Everybody has the same number of hours to work with (8,760 per year, if you’re counting). But somehow those hours seem to get away from us. You’ve worked eight hours, but you’ve only billed three hours. What happened to do the day?
We’re going to cover three common time leaks for freelancers and how to recover that lost time.
Leak #1: The 5-Minute Email
How much time does that five-minute email really cost you? You stop what you’re doing to send a quick email, but it’s never actually that quick.
Part of the problem is that interruptions distract us, and it takes a while to regain focus. So when you interrupt your work to send a quick email, it’s a much larger interruption than just the email.
Studies have shown that if you interrupt your work to send an email, it will take 20 minutes to regain your focus and you’ll lose 10 IQ points. That’s what email interruption costs you throughout the day: 20 minutes and 10 IQ points. Ouch.
Creativity expert Todd Henry calls it a “task shifting penalty.” We pay a mental tax that diminishes our ability to produce high-level work.
How to Recover:
- Group related tasks into blocks to help avoid the “task-shifting penalty.” Check your email once an hour.
- Use the Pomodoro technique to stay focused and take short breaks.
- If you do a lot of client support, set up a ticket system like Zendesk (don’t try to manage it out of your inbox). A ticket is a billable event. Make sure you’re charging for your work.
- If you’re always answering the same questions over and over again, try recording a video. Sometimes it’s faster to show a process than type it out. Plus you can save that video and reuse it.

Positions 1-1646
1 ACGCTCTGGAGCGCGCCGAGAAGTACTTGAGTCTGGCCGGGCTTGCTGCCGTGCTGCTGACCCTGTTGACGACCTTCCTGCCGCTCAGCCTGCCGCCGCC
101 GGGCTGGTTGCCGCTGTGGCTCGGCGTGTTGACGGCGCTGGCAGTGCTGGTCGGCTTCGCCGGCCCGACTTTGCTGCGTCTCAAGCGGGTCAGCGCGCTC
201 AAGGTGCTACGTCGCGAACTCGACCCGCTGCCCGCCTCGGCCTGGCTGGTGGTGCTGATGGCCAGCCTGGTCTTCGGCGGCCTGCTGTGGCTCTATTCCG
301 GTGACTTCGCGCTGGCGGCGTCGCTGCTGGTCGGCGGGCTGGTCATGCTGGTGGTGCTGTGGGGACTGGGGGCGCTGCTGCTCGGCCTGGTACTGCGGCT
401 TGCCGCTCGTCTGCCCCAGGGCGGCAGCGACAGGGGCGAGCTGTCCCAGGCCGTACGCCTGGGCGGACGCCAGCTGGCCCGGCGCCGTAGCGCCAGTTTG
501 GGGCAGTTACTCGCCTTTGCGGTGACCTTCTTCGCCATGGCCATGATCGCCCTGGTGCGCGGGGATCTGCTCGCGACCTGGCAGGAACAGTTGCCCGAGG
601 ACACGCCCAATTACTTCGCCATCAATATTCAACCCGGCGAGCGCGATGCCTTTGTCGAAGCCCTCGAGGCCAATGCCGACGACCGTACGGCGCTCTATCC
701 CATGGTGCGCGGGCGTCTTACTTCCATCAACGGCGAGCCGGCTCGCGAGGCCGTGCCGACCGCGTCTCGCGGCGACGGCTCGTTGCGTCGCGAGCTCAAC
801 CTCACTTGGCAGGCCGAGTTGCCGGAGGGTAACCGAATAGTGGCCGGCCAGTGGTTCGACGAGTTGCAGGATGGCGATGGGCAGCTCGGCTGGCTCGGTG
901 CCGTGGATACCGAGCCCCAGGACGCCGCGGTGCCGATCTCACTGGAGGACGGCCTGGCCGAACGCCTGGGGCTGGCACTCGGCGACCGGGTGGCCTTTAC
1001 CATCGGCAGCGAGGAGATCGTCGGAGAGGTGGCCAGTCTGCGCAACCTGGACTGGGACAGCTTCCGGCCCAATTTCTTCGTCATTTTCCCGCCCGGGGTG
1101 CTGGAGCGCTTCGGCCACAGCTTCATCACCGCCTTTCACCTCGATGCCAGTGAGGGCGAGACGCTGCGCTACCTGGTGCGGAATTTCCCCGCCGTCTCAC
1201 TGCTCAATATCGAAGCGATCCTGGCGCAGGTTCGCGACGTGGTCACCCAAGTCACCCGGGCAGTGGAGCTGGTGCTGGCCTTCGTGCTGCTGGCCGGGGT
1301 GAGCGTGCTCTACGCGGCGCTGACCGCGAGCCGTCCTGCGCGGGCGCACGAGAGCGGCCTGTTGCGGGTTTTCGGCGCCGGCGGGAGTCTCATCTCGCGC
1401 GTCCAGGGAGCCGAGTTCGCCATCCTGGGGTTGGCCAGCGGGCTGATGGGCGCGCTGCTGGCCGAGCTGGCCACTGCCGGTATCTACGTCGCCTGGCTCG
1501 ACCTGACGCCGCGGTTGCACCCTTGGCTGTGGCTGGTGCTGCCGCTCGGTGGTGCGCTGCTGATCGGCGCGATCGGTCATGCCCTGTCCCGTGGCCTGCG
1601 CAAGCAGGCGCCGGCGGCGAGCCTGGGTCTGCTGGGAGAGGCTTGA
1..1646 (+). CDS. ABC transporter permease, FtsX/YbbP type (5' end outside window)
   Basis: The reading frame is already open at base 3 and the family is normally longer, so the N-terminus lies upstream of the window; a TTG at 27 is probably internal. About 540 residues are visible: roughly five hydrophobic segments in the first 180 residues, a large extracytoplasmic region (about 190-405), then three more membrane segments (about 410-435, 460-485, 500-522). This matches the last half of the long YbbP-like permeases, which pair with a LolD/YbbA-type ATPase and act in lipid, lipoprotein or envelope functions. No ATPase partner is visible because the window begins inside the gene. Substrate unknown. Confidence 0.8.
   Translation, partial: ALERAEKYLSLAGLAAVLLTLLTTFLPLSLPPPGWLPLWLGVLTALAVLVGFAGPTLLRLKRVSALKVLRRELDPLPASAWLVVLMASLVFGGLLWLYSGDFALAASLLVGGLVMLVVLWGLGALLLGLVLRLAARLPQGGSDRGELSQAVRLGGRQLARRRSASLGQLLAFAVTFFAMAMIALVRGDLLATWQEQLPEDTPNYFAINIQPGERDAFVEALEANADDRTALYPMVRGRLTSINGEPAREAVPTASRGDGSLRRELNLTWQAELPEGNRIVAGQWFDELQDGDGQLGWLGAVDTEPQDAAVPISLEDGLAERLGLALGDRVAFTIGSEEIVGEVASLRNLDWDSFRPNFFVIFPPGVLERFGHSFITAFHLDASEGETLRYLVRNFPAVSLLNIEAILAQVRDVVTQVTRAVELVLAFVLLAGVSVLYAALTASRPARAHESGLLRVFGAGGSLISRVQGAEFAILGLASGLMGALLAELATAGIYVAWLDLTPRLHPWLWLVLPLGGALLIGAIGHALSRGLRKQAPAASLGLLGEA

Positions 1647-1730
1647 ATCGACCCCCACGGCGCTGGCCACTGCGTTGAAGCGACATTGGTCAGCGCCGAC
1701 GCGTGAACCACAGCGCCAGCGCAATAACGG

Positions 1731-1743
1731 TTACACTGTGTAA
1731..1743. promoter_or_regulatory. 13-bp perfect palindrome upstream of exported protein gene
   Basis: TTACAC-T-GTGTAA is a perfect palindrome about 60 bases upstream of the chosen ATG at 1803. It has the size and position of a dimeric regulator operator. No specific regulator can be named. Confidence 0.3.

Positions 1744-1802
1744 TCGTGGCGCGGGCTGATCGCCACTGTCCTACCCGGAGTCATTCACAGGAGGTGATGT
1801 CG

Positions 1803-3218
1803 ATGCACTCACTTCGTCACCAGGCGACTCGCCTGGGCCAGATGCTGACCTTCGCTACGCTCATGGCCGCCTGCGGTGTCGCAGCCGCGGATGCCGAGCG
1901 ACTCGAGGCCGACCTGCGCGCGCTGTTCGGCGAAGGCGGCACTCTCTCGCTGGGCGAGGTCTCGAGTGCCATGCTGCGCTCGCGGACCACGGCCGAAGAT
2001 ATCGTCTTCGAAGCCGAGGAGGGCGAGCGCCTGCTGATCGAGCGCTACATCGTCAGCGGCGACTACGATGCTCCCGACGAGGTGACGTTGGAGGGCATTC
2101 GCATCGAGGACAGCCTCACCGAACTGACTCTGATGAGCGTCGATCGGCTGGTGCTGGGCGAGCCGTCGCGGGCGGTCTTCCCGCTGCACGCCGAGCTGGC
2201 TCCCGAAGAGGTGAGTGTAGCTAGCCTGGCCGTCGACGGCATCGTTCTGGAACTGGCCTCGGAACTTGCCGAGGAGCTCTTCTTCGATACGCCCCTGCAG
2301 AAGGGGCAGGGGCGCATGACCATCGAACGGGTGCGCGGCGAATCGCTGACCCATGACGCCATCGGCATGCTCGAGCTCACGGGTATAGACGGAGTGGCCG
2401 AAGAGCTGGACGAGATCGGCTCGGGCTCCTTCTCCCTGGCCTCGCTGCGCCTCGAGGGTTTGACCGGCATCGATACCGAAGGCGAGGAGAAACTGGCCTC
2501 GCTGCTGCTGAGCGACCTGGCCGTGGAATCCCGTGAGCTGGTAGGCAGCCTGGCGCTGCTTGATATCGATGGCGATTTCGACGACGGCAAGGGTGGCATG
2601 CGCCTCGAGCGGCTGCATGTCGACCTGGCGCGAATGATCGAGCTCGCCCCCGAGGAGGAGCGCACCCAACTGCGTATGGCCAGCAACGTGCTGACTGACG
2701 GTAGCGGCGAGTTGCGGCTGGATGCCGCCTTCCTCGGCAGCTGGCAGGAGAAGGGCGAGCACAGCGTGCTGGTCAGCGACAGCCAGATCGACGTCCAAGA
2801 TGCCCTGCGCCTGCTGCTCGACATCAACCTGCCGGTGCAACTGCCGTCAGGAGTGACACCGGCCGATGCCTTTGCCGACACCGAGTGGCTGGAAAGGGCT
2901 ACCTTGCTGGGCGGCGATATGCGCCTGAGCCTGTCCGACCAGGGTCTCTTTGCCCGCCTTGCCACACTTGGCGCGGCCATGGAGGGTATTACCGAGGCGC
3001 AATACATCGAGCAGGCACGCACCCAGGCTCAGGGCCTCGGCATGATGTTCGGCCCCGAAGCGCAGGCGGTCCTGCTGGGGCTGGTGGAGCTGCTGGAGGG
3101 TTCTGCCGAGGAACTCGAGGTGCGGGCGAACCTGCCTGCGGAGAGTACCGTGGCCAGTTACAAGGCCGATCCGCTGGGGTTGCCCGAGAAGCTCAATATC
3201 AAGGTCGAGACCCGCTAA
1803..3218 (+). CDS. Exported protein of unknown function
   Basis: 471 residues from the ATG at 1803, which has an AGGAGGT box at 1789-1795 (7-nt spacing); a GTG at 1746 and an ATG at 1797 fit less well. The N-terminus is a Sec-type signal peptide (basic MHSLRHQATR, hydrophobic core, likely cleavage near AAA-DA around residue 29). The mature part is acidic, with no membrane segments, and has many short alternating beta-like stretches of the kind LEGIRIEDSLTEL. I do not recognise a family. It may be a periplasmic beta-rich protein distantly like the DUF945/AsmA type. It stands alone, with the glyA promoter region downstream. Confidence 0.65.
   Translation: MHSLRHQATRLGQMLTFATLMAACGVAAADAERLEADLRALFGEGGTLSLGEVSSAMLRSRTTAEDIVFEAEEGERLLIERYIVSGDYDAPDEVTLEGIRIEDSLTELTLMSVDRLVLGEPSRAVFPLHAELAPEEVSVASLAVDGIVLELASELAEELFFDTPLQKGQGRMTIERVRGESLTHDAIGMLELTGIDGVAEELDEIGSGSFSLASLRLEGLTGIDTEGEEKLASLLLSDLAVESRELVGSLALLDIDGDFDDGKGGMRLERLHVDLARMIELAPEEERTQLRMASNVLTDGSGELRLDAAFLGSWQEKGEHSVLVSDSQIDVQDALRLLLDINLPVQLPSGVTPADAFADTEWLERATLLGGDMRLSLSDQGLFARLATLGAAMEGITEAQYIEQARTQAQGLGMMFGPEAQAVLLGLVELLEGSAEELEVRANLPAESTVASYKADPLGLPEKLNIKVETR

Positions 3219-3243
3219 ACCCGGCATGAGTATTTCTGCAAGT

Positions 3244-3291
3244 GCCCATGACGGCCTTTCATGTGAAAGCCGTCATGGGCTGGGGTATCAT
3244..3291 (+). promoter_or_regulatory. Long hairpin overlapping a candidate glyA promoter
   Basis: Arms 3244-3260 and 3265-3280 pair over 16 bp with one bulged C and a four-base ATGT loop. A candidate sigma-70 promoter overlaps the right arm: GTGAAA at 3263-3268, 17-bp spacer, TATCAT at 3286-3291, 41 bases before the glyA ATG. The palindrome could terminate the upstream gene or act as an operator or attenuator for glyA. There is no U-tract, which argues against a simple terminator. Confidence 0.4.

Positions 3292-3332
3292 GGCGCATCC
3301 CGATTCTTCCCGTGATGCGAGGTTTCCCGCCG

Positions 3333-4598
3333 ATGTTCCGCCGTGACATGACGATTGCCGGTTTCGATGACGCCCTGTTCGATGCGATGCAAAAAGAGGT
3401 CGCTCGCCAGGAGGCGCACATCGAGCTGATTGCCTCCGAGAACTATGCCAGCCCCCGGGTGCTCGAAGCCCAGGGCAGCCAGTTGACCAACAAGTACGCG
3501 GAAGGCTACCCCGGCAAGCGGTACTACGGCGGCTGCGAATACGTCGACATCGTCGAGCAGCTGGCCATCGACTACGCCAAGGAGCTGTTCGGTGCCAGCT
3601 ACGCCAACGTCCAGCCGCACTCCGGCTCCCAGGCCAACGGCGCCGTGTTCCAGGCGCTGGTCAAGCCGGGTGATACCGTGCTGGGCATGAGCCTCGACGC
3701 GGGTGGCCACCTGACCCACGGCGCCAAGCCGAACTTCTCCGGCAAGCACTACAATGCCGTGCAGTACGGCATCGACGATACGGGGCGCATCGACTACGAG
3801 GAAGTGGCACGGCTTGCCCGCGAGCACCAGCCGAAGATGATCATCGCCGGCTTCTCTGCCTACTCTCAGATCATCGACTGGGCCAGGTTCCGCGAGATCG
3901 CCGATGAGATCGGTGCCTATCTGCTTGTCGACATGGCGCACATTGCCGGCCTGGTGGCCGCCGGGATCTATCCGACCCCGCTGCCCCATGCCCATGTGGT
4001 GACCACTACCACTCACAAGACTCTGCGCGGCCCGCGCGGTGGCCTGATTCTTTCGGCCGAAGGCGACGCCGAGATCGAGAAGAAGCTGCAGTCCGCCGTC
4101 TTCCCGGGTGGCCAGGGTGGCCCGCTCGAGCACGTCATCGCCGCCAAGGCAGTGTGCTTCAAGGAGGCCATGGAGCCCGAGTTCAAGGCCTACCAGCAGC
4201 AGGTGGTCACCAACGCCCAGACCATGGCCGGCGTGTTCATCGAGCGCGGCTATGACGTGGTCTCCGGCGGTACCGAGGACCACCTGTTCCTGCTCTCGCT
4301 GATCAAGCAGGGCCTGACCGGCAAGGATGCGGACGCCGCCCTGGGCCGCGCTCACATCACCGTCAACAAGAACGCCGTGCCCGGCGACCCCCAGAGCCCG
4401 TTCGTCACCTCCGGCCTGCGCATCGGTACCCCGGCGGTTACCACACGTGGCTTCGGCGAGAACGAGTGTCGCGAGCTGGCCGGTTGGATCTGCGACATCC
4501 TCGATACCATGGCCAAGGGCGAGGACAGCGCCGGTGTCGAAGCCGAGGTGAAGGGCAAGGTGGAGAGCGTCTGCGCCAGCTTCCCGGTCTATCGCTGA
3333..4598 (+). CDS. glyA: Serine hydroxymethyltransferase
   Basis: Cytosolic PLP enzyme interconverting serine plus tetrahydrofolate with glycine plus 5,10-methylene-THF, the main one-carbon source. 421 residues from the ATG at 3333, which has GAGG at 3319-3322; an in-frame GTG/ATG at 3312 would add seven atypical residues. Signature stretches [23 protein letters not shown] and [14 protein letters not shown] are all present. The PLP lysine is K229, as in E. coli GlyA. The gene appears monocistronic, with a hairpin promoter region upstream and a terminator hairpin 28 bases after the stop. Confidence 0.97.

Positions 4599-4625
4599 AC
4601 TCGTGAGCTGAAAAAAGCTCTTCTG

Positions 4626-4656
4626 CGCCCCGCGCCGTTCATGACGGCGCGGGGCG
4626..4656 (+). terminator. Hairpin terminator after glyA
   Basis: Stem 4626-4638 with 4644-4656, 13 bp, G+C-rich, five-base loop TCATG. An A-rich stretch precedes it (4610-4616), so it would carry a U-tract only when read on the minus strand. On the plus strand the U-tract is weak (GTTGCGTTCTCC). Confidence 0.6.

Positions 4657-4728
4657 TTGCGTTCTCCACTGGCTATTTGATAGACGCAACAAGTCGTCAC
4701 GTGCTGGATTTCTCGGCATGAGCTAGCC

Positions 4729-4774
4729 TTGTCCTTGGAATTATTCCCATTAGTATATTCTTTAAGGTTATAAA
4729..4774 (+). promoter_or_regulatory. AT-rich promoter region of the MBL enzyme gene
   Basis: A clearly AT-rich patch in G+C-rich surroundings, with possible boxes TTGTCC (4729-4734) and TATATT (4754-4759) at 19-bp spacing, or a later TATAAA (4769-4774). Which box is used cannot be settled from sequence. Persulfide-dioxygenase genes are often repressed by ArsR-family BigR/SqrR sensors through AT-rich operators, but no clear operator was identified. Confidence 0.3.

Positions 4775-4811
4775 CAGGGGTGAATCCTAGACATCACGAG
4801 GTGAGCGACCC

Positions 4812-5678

Leak #2: The Indecent Proposal
How long did it take you to write your last proposal? Sometimes entire days seem to slip away when you’re putting together a proposal.
But here’s the thing: Writing a proposal should take 30 minutes or less.
How to Recover:
- Write fewer proposals. Spend more time qualifying clients, learning what they need and pitching the services you provide. Learn more about how to write proposals.
- Proposals don’t sell, people do. You should do your selling during the consultation and presentation. Then the proposal is only finalizing the agreement.
- Get a price range during the client meeting. Make sure you’re on the same page and your proposal is going to be in the ballpark.
Leak #3: The Invoice Unsent
How many times have you neglected to send an invoice? Maybe it was a small job and too much trouble. Or you waited too long and now it’s awkwardly late. Or maybe you rationalize that you learned something so it’s not worth charging.
You absolutely must be charging for your work. This is a business, not a hobby.
How to Recover:
- Set up an accounting system that makes it easier to do billing and invoices. If accounting isn’t for you, hire a bookkeeper.
- Sell pre-paid blocks of time: $100/hour or 5 hours for $450. Track debits and credits in a simple spreadsheet (shared Google Doc). Bill in quarter hour increments.
- Offer a retainer to clients who need interaction. Set the price based on average time spent. Clearly define what the retainer covers. Evaluate at regular intervals.
Maximize Your Time
Every freelancer has struggled with these issues. You’re not alone. We all struggle. The question is, what are you going to do about it?
It’s time to get your time back.
About Nathan Ingram
Nathan Ingram specializes in building easy-to-use web sites that help small businesses, professional firms, and nonprofit organizations look great on the web. He’s a regular instructor at iThemes Training where he teaches WordPress, web design, and freelance business development via live webinar. Nathan works with web developers individually and in groups to help them be more successful in their freelance businesses.